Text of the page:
You Paid For It: Sewage divers clearing out wipes

What would you charge to take the dive?

VIDEO: You Paid For It: Sewage divers clearing out wipes

CHARLESTON, S.C. (WCSC) - Would you answer this call for duty?

Hundreds of pounds of solid waste, mostly wipes, is clogging up parts of the Charleston Water System.

This week specialized divers were hired to dig deep to clear out the pumps.

It’s the second time in less than a year CWS has had to contract out removal of a massive collection of wipes clogging intake pumps.

Every day, CWS staff rakes out items that should not have been flushed in the first place. They include dental floss, hygiene products, potato chip bags, needles and even cash!

The diver has to first dig through 3 feet of solid sludge. He or she then dives down with zero visibility to feel for any obstructions that need to be removed.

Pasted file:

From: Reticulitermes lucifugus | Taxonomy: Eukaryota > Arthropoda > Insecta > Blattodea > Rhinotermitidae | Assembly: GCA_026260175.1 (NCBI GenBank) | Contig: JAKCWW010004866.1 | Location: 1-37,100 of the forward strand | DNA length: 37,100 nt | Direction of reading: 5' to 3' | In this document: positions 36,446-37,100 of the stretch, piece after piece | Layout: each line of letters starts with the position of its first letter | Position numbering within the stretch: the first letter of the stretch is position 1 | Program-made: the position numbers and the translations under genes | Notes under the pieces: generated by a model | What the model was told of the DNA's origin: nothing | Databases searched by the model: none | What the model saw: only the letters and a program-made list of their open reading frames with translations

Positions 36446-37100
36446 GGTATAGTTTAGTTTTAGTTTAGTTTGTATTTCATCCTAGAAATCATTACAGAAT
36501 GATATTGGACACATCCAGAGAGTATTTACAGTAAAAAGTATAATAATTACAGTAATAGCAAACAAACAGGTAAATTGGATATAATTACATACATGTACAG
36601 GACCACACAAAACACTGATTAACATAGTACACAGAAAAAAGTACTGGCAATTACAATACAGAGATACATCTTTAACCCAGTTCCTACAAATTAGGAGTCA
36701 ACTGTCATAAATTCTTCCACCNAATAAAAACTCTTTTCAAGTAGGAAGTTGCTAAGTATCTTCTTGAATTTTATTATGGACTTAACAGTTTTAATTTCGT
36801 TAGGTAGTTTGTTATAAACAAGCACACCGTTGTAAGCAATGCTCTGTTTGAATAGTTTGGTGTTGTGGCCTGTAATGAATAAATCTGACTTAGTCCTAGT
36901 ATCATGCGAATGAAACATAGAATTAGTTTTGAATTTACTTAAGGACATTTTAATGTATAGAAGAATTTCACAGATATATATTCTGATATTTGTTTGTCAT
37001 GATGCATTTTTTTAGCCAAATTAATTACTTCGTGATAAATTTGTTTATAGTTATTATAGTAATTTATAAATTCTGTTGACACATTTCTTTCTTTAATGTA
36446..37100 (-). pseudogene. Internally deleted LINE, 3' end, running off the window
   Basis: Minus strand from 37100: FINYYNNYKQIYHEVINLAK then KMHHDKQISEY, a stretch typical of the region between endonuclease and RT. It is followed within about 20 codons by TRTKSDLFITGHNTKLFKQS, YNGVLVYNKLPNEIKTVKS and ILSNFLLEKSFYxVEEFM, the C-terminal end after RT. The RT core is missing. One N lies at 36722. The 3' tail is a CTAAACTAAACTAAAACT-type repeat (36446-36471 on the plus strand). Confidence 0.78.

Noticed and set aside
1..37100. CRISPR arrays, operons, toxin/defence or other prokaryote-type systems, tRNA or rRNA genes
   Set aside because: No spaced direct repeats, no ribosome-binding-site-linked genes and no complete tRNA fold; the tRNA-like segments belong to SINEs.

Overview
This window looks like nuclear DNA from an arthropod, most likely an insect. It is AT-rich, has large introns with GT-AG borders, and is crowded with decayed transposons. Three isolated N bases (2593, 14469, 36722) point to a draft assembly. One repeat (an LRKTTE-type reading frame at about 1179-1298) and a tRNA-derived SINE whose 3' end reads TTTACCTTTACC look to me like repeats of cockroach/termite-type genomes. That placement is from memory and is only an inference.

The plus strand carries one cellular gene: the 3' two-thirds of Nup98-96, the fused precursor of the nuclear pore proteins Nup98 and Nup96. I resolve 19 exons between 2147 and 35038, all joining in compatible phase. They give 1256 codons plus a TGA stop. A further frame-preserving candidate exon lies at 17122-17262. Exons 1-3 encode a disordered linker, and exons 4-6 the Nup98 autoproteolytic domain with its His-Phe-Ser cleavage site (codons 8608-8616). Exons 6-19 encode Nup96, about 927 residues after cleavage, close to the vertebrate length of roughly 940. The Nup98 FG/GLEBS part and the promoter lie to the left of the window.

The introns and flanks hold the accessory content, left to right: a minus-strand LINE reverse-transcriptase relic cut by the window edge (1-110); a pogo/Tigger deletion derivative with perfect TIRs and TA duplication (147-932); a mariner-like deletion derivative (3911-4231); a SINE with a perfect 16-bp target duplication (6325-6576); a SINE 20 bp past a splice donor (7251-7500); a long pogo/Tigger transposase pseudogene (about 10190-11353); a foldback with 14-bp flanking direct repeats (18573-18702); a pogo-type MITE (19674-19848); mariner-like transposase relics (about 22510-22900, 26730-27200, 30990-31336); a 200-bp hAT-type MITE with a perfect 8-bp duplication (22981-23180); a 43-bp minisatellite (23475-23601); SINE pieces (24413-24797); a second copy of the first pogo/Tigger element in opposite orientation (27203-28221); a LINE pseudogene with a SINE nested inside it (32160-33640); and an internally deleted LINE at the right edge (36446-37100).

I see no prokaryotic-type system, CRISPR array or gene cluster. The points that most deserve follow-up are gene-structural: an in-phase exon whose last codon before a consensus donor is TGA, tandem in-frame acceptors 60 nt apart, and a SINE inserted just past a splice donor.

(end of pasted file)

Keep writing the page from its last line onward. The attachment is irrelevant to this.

The price of the October job was $142,893.09.

In that case, they removed a 12-foot long mass of wipes weighing hundreds of pounds at Plum Island Wastewater treatment plant.

That price included 3 dives to remove wipes and blockages and several more dives to clean out the wet wall, which is 15 stories tall.

The clean-out usually takes a few days and requires a lot of heavy machinery on site.

CWS is still waiting on a final cost of this week’s unclogging mission. They tell us it took five dives this time to remove a continuous slab of wipes.

These costs are passed along to ratepayers. While it may not end up being much per person, if these items back up at your home, plumbers say the clog will be very costly to fix.

“Easy rule of thumb is if it doesn’t come out of you- and it doesn’t come off the roll of toilet paper, don’t put it in your toilet,” said Adam Flarherty with Preferred Home Services.

Mike Saia, the communications manager at CWS, said despite some being labeled as “flushable,” they are pleading with customers not to flush anything except toilet paper and human waste.

He explained that wipes are made to attract grease, which stops them from breaking down and makes them bind together into huge masses, or “fatburgs.”

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